Madrid 2,16 EUR 0,01 (0,56 %)
Madrid 2,16 EUR 0,01 (0,56 %)


Natural disasters are increasing, but more lives are being saved

Thumbnail user

Early warning systems have helped reduce deaths from extreme weather events over the past 50 years.

The volcanic eruption in the south of La Palma, one of the Canary Islands, Spain, has kept the local population on edge, while images of the earth spewing lava and blazing orange rivers carrying away everything in their path have gripped millions of people around the world.

Fortunately, the loss of human life has been minimal. This was because the volcano opened up some distance away from urban areas, while early warning systems helped to predict the risk of eruption.

When the seismic swarm started to be felt a few days earlier, the National Geographic Institute of Spain (IGN) reported that thousands of earthquakes had been detected. The majority were unnoticeable on land, since they were not of great magnitude and took place far below ground However, both the ability to record such activity and the studies carried out in recent years in what is known as “Isla Bonita” made it possible to warn the population well in advance, allowing the inhabitants of the area to be evacuated. Not surprisingly, there has been seismic activity since 2017 that experts considered abnormal.

Perhaps due to the type and location of the eruption, the loss of human life would not have been high in the past either, but the event would have been far more dangerous due to the sheer fact that there was no telling what was “brewing” beneath the Earth’s crust.

More extreme natural events

On a related note, in terms of the ability to predict the volcanic eruption in La Palma, the Atlas of Mortality and Economic Losses from Weather, Climate and Water Extremes was recently released by the World Meteorological Organization (WMO) and the United Nations Office for Disaster Risk Reduction (UNDRR).

And although we are talking about two different types of disasters—the report does not cover seismic or volcanic activity—the report highlights the advances in early warning systems as essential to saving human lives.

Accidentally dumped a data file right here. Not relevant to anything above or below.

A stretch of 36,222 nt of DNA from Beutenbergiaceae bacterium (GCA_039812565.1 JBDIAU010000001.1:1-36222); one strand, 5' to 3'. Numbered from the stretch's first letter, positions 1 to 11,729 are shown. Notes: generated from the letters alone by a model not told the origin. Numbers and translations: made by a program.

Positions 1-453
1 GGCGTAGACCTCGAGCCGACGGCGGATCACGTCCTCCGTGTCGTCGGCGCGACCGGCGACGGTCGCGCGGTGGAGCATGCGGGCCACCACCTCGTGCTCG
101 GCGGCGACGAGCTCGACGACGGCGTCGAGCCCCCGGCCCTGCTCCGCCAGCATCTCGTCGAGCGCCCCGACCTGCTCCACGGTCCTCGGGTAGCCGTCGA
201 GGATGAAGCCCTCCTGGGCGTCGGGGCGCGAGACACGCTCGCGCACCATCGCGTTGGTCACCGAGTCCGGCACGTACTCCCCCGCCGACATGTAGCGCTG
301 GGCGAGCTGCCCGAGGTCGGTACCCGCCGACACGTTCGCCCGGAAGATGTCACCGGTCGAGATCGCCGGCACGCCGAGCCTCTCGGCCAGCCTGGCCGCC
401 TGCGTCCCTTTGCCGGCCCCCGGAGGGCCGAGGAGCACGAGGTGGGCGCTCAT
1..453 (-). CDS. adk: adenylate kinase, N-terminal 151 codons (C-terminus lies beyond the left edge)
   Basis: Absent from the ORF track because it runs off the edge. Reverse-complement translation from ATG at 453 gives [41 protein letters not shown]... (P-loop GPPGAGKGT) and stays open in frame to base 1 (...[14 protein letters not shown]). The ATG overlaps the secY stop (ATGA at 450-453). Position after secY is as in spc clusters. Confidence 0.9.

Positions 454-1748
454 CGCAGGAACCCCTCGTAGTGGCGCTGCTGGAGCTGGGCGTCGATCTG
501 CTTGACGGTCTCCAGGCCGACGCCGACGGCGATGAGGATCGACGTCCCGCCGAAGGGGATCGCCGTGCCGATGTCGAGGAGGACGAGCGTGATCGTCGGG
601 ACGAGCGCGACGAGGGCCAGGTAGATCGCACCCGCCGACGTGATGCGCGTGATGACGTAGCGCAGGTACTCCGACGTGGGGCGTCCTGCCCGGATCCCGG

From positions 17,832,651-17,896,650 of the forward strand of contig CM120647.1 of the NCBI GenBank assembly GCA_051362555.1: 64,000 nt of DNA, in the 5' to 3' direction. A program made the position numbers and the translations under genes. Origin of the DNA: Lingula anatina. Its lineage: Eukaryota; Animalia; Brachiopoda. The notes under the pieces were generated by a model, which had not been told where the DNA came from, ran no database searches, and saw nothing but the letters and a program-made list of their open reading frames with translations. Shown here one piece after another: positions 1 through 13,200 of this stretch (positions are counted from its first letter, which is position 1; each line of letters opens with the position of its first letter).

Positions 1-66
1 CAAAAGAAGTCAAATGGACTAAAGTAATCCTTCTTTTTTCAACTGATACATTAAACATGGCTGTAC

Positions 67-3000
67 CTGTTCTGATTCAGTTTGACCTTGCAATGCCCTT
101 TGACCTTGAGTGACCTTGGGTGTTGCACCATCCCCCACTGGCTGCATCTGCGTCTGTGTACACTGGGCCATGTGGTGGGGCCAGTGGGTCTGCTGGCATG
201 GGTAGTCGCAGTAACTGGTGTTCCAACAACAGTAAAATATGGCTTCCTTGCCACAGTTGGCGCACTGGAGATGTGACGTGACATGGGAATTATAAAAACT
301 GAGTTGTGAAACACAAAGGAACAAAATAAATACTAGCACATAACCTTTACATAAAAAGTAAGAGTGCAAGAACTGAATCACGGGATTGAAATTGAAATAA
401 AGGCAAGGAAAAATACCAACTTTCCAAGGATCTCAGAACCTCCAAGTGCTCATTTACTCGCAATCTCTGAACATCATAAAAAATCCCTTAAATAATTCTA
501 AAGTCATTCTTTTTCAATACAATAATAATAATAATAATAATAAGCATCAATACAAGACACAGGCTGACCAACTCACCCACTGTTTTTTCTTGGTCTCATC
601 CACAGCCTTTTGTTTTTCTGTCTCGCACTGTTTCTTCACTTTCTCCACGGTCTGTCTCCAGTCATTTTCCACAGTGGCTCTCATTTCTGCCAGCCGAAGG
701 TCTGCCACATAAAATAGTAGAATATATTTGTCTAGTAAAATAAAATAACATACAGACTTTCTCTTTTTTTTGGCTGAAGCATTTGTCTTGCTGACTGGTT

The difference lies in the fact that extreme weather events have markedly increased in the last 50 years due to climate change, which is not a factor in events such as the volcano in La Palma.

Are extreme weather events on the rise?

Before evaluating how early warning systems help to reduce deaths in such disasters, the WMO and the UNDRR explain that a dangerous trend has been observed, especially in recent years, involving a steady rise in natural disasters.

The aforementioned Atlas contains data collected from 1970 to 2019, a period when natural disasters accounted for half of all disasters, causing 45% of all deaths reported and 74% of economic losses. There were more than 11,000 natural disasters, just over 2 million deaths, and 3.46 trillion dollars in losses.

WMO Secretary-General Petteri Taalas said: “The number of weather, climate, and water extremes is increasing, and they will become more frequent and severe in many parts of the world as a result of climate change.” “That means more heatwaves, droughts, and forest fires such as those we have observed recently in Europe and North America,” he added.

Climate change, the leading cause

As previously noted, climate change is the leading cause of the rise in the number and magnitude of disasters. First, rising temperatures lead to increased water vapor in the atmosphere that has at times resulted in extreme rainfall, in turn leading to dangerous flooding.

Next, the increase in ocean temperatures has also led to more frequent tropical storms and phenomena such as hurricanes, typhoons and cyclones. Other events include heatwaves and droughts, which many experts also attribute to human activity.

Fewer deaths from natural disasters

The WMO report concludes that human beings must adapt to this new reality, since climate change continues its course and the global average temperature is steadily rising.

Therefore, early warning systems, used to minimize both mortality and economic losses, are becoming increasingly important. In fact, the good news concerns the number of lives that have been saved. While in the 1970s, such disasters killed 50,000 people, the number of deaths dropped to 20,000 in the 2010s, which contrasts with the increase in disasters mentioned above.

“More lives are being saved thanks to early warning systems, but it is also true that the number of people exposed to disaster risk is increasing due to population growth in hazard-exposed areas and the growing intensity and frequency of weather events.  “More international cooperation is needed to tackle the chronic problem of huge numbers of people being displaced each year by floods, storms, and drought,” said Mami Mizutori, UN Special Representative and head of the Office for Disaster Risk Reduction. She warned that it is precisely the poorest populations who lack adequate resources and are therefore in the greatest danger. In fact, one can only wonder what the La Palma eruption would have been like in a more impoverished area.

In this regard, the WMO itself noted a few months ago that only 40% of the organization’s member countries have multi-risk early warning systems. “Being prepared and able to react at the right time, in the right place, can save many lives and protect the livelihoods of communities everywhere,” said Petteri Taalas.